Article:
Polly Galita's Posts (2)

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Saturday March 9 2019
Vegetables in a farm.

Vegetables in a farm. Farming is a lucrative business, but it needs very good planning, especially for beginners.

Being an agronomist makes me meet very many people – well, not physically but on mail and on phone.

Last week, I opened my inbox to find this interesting dilemma from Edwin, a young farmer.

“What crop project can I do with Sh50,000 in an area around Nairobi? My parents have given me half-an-acre and it is near a river, so water is not a problem. I want to grow the money since I am a fresh graduate. Please advise from the planning stage to selling." This is the answer I offered Edwin:

Farming is a lucrative business, but it needs very good planning, especially for beginners. One needs to consider the activities to be done against the risks that are likely to occur.

To begin with, it is advisable to have a business plan and a budget indicating the investment against production costs. The plan should also show the expected yields from the crop. Planning aids in minimising the chances of failing.

In your case, it’s important to test the water to ensure its safety and suitability to growing crops. Second, do a soil test in line with the water test to determine the kind of crops to grow and the nutrients available in the soil.

Satisfied with the results, do market survey to determine the crop that has a high demand, especially among the fast-maturing vegetables. Schools, restaurants or hotels and mama mbogas can offer you a good market.

In Nairobi, vegetables like sukuma wiki (collard greens), spinach, cabbages and indigenous ones like black nightshade and amaranths have high demand.

Thereafter, do a farm layout to mark the extent of the land and subdivide the half-acre into smaller portions. The portions will later be planted with different crops at various stages to ensure continuous production.


Consider growing crops that take less than four months to mature. In case of sukuma wiki, spinach, and cabbages, seeds are first sowed in the nurseries and later transplanted.

You can plant on quarter-acre spinach and collards, the other portion divided into two plant cabbages and the other part indigenous vegetables such as black nightshade and amaranth.

You can include a few beds of coriander since it’s among the commonly consumed spices. Coriander should be sowed every week to ensure continuous production and supply.

One bed of about 20 meters would require 250 grammes of coriander seeds, which under good management can yield 90-100kg going for 60-80 per kilo. Spinach and collards green cost Sh15-Sh20 per kilo.

Later, you should consider growing high-value crops such as lettuce that takes about 45-60 days to mature, depending on the variety.

However, you can only grow such a crop if you have a ready market. Also, consider growing a border crop on the edges like maize to mark the boundaries and act as windbreaker.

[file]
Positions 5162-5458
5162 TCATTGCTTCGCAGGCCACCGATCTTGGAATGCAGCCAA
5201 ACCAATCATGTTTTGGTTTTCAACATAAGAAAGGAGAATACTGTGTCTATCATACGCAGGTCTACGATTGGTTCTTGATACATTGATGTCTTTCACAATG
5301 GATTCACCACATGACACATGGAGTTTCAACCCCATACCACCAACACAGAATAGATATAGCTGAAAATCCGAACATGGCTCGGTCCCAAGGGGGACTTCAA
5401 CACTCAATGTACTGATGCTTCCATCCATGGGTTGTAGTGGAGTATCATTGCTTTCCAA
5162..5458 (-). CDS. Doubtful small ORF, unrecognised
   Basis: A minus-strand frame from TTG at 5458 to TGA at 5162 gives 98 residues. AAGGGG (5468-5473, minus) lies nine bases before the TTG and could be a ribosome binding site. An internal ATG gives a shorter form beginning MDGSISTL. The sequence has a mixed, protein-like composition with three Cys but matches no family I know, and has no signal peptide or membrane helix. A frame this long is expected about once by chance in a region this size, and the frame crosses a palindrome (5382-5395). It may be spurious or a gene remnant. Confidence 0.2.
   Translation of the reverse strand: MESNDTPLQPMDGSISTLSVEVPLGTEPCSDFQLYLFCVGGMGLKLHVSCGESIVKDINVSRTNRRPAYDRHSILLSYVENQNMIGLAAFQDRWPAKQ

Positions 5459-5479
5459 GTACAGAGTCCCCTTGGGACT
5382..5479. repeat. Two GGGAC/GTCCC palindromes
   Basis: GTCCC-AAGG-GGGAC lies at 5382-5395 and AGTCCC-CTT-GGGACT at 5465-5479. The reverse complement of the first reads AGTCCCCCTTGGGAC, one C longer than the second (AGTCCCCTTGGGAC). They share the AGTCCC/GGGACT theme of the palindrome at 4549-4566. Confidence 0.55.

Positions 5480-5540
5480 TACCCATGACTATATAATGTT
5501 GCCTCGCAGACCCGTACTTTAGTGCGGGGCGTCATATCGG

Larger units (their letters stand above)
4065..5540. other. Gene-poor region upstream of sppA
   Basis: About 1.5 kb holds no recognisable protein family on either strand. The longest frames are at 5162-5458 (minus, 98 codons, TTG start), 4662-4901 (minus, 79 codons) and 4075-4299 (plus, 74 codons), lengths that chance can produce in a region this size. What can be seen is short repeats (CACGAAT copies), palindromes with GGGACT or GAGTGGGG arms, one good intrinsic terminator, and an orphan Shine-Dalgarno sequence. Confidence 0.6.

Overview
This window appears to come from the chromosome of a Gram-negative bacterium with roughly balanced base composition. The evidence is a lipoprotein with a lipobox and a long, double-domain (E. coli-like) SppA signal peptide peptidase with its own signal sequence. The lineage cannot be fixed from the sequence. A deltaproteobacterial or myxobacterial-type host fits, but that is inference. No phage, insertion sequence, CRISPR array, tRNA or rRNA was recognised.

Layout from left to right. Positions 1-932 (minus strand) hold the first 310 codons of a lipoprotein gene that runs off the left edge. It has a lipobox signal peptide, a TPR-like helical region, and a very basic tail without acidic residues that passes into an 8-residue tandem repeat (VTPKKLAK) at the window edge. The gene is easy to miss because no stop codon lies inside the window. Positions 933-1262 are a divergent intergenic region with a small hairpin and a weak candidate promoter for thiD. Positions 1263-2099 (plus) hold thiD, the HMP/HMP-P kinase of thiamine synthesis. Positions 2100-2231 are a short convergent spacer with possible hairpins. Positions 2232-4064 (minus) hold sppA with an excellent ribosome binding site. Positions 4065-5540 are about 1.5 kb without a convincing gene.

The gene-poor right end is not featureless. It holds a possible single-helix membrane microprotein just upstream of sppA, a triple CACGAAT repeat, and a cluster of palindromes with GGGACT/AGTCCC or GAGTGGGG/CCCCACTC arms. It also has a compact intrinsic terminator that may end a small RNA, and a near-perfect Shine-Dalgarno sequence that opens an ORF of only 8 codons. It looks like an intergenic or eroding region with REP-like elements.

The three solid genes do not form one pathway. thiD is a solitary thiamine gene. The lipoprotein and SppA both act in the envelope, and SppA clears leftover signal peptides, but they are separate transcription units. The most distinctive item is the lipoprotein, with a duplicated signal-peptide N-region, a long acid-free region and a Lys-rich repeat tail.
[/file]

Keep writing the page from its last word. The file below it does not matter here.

If you follow your budget (see my sample right), you can minimise the cost of production especially by managing labour effectively.

Regarding pest and disease control, do frequent scouting and have preventive measures to reduce the cost of production.

Prevention is cheaper than controlling pests and diseases. The total cost of production for spinach and collard greens for a quarter acre is approximately Sh30,000, while an eighth of an acre of cabbage would cost around Sh15,000, depending on the location.

This means by the second crop season, you should be able to recover the investment cost, earn some income and, from there, grow your money.

Read more…

Small holders and women farmers

The livelihoods of the poorest and most marginalised communities around the world, including rural and landless women and smallholder farmers, are increasingly threatened. 

As the land and natural resources they rely on rapidly become commoditised, smallholders are increasingly facing dispossession, exclusion and deprivation.

ActionAid is working at many levels to address these issues - from supporting farmers to build their knowledge and practice of climate resilient sustainable agriculture methods, to strengthening women’s groups and farmers’ organisations for them to effectively lobby decision makers.

We support women producers to start up and lead collectives so they can enjoy their economic rights, and we work with marginal and smallholder farmers to secure appropriate support from their governments and effective accountability of corporates.

In Senegal for example, ActionAid supports groundnut farmers in organising themselves, increasing productivity and building processing and marketing capabilities to improve their incomes and to develop a sustainable, localised food system.

ActionAid is also advocating for increased and improved public financing for agriculture - especially for women smallholder farmers - so as to close the gender gap. And we carry out advocacy work alongside local communities and our partners, from influencing Comprehensive Africa Agriculture Development Programme (CAADP) in Africa to global Committee on World Food Security (CFS) processes, and engagement in the Global Agriculture and Food Security Program (GAFSP) to promote greater investment towards smallholder sustainable agriculture.

We work alongside rural smallholders and women farmers, raising awareness of their rights and empowering them through various livelihoods programmes to ensure they achieve their right to food and sustainable livelihoods.

Read more…